This culinary adventure immerses you in the authentic life of one special local who will welcome you into his rustic home in the small mountain village of Truše. Arriving from Split with your chauffeur, head over the mountains above the stunningly beautiful town of Omiš to find this small, nearly abandoned village.
At the end of the village you’ll reach a small, 200-years-old Dalmatian stone house, a beautiful example of the traditional type of houses that were built so well that they stood for centuries. In the charming setting of this house, lovingly maintained by the local chef Rino, hop on a journey through the rich and engrossing history of this Dalmatian village. The objects which Rino has collected over the years testify to the arduous work which happened on the barren land here, the importance of open fire for sustaining a life and the rustic creativity with which the people of the area approach everyday life. Knowing that the land here doesn’t give a lot, you might find yourself amazed by what will follow.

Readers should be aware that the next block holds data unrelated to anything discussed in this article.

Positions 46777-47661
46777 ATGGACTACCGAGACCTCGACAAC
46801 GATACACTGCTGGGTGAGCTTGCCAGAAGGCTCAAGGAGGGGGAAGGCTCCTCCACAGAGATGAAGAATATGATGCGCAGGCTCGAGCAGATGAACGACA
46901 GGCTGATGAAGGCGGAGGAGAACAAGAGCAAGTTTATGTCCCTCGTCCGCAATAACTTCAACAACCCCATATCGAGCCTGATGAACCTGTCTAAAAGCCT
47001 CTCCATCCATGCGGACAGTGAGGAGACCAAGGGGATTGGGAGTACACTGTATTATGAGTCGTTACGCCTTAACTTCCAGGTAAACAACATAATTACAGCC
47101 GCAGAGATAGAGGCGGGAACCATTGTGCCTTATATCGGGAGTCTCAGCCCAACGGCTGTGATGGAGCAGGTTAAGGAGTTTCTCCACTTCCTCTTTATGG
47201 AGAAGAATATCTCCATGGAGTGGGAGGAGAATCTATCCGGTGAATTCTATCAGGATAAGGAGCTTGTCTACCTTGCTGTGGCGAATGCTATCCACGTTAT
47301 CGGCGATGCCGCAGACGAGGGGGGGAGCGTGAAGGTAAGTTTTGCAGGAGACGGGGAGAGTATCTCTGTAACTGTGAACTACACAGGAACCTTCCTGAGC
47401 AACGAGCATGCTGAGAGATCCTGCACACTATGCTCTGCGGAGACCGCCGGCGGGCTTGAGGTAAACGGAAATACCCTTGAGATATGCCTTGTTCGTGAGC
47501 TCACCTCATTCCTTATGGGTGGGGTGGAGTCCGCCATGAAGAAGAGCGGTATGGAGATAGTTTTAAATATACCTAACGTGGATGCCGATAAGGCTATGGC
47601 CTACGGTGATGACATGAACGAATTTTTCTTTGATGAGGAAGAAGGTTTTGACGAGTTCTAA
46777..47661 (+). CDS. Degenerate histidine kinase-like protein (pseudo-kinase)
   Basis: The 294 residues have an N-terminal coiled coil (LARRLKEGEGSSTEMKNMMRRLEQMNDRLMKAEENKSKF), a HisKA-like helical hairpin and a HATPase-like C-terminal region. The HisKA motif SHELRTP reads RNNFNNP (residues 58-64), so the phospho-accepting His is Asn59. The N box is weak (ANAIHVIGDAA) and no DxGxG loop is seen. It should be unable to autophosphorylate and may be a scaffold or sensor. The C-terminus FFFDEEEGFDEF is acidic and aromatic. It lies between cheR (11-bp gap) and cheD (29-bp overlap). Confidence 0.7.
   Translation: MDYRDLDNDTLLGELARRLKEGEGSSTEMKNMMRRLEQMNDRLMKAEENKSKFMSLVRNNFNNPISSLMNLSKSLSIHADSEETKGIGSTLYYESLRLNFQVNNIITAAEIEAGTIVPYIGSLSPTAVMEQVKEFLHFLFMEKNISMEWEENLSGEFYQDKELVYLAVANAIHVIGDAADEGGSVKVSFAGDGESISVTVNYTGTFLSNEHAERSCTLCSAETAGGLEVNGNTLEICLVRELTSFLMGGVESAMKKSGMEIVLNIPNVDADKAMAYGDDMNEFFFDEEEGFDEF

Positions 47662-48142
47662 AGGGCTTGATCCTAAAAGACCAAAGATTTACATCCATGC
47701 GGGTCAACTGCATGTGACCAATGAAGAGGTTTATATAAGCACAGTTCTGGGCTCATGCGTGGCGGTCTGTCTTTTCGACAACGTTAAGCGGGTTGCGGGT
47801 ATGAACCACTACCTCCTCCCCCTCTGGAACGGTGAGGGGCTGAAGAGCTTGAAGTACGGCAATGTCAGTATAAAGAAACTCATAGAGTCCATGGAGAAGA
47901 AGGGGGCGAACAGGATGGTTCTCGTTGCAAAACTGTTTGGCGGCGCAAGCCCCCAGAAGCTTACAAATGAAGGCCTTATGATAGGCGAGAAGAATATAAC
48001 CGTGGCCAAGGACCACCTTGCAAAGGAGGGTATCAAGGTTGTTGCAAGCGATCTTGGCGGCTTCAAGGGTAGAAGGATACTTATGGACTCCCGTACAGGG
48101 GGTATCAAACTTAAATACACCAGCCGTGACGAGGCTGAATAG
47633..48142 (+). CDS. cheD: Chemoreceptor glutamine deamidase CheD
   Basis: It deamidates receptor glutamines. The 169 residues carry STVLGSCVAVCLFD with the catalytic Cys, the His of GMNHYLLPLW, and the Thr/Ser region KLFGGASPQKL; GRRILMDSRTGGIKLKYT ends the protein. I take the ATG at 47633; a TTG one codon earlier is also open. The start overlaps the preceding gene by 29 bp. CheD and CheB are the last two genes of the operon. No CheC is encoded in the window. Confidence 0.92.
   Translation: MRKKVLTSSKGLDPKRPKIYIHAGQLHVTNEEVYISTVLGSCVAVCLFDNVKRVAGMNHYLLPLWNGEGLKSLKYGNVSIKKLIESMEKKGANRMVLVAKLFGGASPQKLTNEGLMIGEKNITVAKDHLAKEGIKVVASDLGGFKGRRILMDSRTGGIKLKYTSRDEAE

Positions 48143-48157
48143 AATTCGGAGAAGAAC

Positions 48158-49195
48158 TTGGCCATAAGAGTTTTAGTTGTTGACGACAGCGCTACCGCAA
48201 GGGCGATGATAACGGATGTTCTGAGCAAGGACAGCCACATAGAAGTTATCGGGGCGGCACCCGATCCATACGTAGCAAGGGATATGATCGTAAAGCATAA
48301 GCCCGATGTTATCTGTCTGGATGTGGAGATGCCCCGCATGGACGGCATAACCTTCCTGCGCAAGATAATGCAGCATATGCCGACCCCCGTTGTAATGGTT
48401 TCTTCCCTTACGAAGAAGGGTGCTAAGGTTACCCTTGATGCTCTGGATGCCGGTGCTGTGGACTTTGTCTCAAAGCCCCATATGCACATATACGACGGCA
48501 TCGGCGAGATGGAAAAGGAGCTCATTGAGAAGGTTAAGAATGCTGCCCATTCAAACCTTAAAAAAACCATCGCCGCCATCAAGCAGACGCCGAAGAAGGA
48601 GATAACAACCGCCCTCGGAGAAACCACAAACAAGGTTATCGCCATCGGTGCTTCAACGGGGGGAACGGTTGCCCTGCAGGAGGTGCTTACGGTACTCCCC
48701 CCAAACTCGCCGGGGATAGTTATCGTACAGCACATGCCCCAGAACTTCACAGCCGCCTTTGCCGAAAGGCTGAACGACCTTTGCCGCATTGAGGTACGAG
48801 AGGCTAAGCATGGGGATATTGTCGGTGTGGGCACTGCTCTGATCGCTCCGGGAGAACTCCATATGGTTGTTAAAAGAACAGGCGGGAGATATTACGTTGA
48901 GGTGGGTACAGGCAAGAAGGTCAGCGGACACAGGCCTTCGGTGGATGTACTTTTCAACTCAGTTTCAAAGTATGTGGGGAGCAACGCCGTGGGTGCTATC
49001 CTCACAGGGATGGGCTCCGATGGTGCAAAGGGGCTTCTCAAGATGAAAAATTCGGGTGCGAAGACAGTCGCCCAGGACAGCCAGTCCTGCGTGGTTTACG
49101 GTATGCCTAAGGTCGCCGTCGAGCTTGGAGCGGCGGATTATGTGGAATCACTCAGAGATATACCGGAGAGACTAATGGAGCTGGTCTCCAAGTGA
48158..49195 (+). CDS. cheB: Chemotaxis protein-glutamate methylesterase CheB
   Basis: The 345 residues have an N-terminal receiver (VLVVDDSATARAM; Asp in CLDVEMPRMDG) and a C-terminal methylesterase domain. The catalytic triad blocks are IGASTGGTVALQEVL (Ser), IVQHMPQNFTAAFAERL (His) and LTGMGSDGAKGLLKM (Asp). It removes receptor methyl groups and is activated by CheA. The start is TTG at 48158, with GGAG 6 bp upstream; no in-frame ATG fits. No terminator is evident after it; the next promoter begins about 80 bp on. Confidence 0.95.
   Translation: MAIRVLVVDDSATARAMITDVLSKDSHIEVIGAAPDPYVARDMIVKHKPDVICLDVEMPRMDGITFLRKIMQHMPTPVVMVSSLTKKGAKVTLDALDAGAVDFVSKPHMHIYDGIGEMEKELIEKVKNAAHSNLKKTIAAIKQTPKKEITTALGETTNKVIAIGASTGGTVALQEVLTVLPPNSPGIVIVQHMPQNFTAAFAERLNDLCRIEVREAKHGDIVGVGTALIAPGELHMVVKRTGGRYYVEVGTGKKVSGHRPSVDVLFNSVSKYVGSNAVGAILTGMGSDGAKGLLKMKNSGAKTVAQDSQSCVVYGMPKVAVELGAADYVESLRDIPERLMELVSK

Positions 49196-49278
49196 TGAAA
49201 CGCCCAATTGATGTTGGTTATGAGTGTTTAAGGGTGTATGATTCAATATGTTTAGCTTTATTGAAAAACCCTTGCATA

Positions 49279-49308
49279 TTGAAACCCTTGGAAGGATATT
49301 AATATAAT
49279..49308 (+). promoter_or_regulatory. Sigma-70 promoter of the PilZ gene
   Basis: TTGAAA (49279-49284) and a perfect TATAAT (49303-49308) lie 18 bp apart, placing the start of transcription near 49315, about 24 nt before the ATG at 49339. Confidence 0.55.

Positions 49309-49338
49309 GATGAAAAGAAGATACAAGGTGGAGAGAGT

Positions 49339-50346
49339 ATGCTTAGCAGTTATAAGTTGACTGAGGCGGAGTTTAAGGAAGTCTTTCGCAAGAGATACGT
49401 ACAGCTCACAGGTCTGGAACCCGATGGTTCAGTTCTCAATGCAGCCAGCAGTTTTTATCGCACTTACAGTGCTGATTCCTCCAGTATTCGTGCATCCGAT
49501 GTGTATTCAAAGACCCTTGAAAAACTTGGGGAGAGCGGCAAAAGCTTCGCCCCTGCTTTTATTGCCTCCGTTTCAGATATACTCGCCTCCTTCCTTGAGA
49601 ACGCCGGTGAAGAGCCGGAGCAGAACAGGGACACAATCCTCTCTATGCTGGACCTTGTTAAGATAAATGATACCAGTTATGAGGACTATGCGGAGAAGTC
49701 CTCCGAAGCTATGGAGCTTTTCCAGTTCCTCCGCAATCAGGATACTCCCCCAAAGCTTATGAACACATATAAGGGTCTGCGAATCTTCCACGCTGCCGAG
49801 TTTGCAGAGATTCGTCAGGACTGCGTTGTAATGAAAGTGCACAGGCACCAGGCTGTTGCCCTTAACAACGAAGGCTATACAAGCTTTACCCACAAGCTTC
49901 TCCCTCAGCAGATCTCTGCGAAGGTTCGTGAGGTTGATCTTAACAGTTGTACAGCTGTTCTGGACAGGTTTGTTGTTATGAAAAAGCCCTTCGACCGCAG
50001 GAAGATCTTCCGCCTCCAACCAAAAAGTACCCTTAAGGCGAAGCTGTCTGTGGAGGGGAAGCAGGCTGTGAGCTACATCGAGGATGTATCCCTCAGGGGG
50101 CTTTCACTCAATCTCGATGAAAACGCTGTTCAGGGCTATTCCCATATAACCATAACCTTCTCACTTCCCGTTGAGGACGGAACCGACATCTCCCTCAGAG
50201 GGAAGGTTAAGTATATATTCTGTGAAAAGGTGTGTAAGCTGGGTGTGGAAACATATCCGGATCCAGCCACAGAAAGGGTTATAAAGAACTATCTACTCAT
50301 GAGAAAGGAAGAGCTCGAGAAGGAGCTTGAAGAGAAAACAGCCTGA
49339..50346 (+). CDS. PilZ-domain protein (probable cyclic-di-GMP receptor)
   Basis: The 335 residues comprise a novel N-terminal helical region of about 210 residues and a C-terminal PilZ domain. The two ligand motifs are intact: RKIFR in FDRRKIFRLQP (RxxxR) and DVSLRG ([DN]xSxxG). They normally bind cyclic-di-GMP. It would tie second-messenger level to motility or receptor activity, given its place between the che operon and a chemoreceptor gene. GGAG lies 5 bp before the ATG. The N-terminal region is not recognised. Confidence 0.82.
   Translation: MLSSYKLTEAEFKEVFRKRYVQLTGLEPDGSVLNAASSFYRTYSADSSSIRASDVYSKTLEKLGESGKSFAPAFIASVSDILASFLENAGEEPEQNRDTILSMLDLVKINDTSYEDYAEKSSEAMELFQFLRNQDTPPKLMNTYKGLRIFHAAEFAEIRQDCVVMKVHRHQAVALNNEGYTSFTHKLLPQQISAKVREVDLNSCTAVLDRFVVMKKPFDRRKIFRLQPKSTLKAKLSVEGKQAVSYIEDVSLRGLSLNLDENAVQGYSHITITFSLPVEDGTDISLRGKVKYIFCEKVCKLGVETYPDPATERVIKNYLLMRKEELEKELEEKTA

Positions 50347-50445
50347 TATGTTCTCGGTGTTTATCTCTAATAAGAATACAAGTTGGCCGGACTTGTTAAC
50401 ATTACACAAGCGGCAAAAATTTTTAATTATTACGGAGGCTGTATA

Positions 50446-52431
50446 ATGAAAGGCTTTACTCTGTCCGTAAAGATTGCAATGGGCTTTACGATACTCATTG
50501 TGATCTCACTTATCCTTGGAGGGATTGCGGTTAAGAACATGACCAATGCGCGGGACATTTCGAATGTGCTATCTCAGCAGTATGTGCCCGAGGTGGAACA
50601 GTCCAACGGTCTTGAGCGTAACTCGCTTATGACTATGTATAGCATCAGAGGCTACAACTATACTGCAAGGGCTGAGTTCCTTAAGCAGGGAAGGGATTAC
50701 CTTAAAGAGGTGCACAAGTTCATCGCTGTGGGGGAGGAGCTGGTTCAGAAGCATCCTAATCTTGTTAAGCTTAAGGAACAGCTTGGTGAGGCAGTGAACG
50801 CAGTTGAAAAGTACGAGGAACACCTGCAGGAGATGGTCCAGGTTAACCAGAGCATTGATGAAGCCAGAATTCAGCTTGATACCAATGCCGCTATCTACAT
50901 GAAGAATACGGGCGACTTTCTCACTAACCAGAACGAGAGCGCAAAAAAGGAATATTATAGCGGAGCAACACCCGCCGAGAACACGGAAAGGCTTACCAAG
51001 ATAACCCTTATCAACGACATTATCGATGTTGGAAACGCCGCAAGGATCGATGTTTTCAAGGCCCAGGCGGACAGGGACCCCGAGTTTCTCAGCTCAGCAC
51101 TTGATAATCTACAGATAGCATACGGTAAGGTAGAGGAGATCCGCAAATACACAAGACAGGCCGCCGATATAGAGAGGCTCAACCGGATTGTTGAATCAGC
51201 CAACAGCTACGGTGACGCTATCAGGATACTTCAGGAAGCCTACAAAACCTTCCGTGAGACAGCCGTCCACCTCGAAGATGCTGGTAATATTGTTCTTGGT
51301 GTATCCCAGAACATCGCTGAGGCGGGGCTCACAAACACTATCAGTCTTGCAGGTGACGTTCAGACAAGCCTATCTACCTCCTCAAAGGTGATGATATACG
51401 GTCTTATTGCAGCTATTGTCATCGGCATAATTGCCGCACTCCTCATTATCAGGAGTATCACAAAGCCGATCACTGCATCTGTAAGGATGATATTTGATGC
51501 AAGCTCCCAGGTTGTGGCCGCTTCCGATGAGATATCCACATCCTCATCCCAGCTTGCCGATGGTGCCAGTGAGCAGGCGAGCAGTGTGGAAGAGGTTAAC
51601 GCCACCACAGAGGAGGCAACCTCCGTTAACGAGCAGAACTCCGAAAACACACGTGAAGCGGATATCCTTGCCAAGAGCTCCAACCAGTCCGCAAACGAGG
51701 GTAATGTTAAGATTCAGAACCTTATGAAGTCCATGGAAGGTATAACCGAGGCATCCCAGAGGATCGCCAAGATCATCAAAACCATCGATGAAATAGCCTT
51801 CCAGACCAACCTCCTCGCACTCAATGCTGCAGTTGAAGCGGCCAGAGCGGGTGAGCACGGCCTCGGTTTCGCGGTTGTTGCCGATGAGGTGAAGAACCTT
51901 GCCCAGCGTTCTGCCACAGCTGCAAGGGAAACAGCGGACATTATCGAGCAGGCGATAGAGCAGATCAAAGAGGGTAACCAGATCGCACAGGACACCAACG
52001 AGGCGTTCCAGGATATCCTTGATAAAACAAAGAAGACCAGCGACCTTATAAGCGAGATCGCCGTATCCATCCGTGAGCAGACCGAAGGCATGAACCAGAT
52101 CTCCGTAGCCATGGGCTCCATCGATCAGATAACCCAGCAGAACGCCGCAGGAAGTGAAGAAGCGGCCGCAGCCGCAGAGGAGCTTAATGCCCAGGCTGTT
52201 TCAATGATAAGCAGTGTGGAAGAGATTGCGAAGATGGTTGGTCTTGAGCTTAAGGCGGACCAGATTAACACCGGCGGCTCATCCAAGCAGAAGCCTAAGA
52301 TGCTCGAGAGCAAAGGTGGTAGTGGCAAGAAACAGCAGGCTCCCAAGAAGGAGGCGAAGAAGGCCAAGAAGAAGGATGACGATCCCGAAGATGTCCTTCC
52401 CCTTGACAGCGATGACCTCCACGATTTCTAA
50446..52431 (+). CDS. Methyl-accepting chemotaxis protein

First, try your hand at making soparnik, an old specialty of Poljica enlisted as Croatia’s Immaterial Cultural Heritage. This thin-crusted pie with savory mangold filling is baked directly under burning charcoal! Next, move onto mastering peka, an ancient skill of preparing meat and potatoes under a bell-shaped lid. Known by the tribal ancestors of our country, this is still a very popular way of cooking around Croatia as it allows you to socialize around the fireplace and taste tidbits like prosciutto and cheese. And local wines, of course. Sugar comes in the end, and learning to prepare the traditional Dalmatian desert, fritule, is a skill you will definitely be able to use at home. These deep-fried dough balls, sprinkled with powdered sugar, will often gather all generations around the bowl.
If you like working for your lunch or stretching after it, hike to the natural spring source that flows straight from the rock wall and to the top of the mountain ridge, an easy walk rewarded with unforgettable views of the Adriatic coast and islands on the one side and rolling barren hills of the hinterland with pockets of ancient villages on the other.